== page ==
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HeadWay Issue #216 - Do You Get These Migraine Warnings?
October 21, 2022

In this issue:

Do You Get These Migraine Warning Symptoms?

Say what?! Autonomic Nervous System

Do You Get These Migraine Warning Symptoms?

A recent study out of the USA takes a look at possible migraine warning signs.

The other day I was talking with someone who had frequent headaches. I asked if they experienced any other symptoms - and they couldn't think of any. Until I started asking some more specific questions.

The fact of the matter is that we often don't recognize or remember our own symptoms, other than the big one - a headache. Which is why studies like this are so helpful.

This study, first published in May 2022, listed some of the most common symptoms that people considered as "migraine warnings". (Note that these were chosen from a list, so don't expect any of the more unusual ones.)

Here they are, in order of most to least common:
  • Neck pain/stiffness
  • Vision problems
  • Feeling dizzy/light-headed
  • Difficulty thinking/concentrating
  • Feeling irritable/moody
  • Feeling tired/weary

Neck Pain?

Maybe that first one surprised you, but we've been talking about it for a long time. In a 2010 study, researchers suggested that neck pain may be more common in migraine than nausea. The reasons for this connection are unclear, but in the end, this symptom is part of the reason why migraine is disabling.

Vision Problems?

"Vision problems" are more commonly recognized. These weren't necessarily visual aura (which usually comes more directly before a headache attack, though not always). In fact, only 48.8% of patients reporting vision symptoms also reported aura.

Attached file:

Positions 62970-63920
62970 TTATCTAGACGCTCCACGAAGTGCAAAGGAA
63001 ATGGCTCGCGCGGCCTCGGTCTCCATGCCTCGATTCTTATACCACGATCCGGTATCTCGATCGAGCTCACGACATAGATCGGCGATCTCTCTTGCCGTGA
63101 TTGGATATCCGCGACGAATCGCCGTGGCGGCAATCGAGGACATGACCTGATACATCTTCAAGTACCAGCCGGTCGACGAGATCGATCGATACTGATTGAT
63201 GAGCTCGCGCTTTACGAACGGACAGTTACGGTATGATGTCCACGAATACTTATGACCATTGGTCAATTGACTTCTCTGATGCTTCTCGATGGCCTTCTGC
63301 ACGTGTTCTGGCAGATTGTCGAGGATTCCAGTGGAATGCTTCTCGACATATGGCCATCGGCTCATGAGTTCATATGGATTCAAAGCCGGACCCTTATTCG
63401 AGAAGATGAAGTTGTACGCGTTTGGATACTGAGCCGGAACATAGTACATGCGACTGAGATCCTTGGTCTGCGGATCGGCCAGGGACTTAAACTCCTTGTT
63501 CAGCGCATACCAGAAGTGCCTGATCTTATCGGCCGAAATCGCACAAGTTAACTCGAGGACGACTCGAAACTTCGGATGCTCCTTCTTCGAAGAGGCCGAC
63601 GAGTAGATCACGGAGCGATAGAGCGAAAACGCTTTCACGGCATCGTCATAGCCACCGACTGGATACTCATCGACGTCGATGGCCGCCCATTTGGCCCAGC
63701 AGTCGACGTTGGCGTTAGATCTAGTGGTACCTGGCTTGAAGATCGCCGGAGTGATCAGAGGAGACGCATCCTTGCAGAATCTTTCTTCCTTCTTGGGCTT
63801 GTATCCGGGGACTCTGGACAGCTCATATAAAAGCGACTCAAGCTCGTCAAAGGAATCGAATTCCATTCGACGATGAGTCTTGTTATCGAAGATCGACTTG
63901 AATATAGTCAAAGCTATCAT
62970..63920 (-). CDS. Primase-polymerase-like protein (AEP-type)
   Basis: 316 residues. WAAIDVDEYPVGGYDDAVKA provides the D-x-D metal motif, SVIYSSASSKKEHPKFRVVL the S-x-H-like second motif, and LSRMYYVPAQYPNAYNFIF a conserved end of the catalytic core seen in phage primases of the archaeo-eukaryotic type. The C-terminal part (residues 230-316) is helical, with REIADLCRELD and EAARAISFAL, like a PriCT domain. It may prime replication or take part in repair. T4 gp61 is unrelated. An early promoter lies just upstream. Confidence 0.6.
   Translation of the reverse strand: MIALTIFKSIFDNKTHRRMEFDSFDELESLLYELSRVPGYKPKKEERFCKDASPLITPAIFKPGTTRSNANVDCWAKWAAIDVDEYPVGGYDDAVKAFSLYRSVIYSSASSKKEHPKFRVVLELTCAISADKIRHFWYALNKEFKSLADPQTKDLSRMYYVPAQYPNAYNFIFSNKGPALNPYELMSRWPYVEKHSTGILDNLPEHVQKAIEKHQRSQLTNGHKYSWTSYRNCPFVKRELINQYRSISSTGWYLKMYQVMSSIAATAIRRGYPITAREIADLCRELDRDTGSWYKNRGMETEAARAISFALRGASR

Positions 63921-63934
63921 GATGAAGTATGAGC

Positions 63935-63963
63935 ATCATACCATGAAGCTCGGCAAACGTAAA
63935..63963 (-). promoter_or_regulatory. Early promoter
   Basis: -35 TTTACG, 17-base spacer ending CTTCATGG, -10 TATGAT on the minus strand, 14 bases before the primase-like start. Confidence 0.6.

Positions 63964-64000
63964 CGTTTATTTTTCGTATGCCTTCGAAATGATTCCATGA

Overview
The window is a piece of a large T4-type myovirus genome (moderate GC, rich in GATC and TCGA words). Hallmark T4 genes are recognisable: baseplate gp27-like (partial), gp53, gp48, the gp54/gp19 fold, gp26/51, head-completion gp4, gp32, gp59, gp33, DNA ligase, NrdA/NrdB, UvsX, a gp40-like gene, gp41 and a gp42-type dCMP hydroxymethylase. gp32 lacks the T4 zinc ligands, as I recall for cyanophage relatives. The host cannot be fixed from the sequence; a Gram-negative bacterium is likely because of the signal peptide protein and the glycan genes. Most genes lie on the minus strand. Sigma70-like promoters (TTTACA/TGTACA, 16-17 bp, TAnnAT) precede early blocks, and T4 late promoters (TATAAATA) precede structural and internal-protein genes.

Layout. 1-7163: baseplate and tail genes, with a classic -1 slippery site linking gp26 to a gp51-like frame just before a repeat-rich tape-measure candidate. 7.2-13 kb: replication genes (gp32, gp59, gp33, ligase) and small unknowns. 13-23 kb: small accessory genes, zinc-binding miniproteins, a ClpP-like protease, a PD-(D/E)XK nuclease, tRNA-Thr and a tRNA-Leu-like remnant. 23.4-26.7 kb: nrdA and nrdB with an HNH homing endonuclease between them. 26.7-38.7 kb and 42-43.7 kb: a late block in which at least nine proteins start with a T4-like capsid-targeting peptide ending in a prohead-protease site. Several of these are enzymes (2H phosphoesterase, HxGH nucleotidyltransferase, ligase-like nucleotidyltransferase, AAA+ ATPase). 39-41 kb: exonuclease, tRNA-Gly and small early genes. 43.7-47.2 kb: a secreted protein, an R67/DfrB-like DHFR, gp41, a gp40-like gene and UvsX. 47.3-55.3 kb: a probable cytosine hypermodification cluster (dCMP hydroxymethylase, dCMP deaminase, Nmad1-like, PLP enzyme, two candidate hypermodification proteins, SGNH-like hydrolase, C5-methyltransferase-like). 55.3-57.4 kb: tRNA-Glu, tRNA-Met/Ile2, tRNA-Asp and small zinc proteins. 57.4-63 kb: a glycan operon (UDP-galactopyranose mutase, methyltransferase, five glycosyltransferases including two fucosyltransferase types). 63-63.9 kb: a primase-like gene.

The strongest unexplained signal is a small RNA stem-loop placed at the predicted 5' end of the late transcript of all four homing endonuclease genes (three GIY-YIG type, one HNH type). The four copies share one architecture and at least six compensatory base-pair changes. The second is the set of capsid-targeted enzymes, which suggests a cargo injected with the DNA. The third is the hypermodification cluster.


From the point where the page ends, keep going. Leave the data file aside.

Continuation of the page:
Warnings: A good thing?

As someone who has experienced migraine warning signs myself, I would consider them a good thing in a way. It is possible to prepare and even lessen migraine symptoms. However, the news is not all good.

Naturally, if you recognize more symptoms before the "headache phase", you also recognize a longer time when you're somewhat disabled.

Patients who recognized warnings also seemed likely to have higher levels or anxiety/depression, and more migraine problems between headache attacks. Warning signs were also somewhat more likely to be reported by those who had more monthly attacks (maybe just because they would tend to pay more attention!).

One more interesting note. Although most people reported these kinds of pre-headache symptoms (84.3%), only about 56.7% of those considered them warnings. Maybe they considered them part of the attack? Or hadn't really thought about how they could prepare for an attack?

For more about migraine symptoms, including these early warnings, take a look at What is Migraine? (the Story of Symptoms)

See the abstract of this study from the journal Neurology here: Characterizing Pre-headache (Prodrome) Features of Migraine Attacks

Say what?! Prodrome

The word "prodrome" actually has an interesting history. At first common, I began replacing it, in my own writing, with "premonitory symptoms". But prodrome is back.

Basically, "premonitory symptoms" referred specifically to migraine warning signs. But apparently it was used so vaguely that it was difficult as a medical term. It's also somewhat subjective.

For example, in the study above, people who thought they had migraine warnings had basically the same symptoms as those who didn't.

So, with the International Classification of Headache Disorders 3, prodrome is the preferred term.

Prodrome is something that comes first, though not necessarily a "warning" (pro=forward, dromos=running).

So the ICHD3 defines it as "a symptomatic phase, lasting up to 48 hours, occurring before the onset of pain in migraine without aura or before the aura in migraine with aura. Among the common prodromal symptoms are fatigue, elated or depressed mood, unusual hunger and cravings for certain foods."

Thanks for reading!  Remember, if you have feedback or ideas for future issues, visit the HeadWay MailRoom.  Your password is nomoache.
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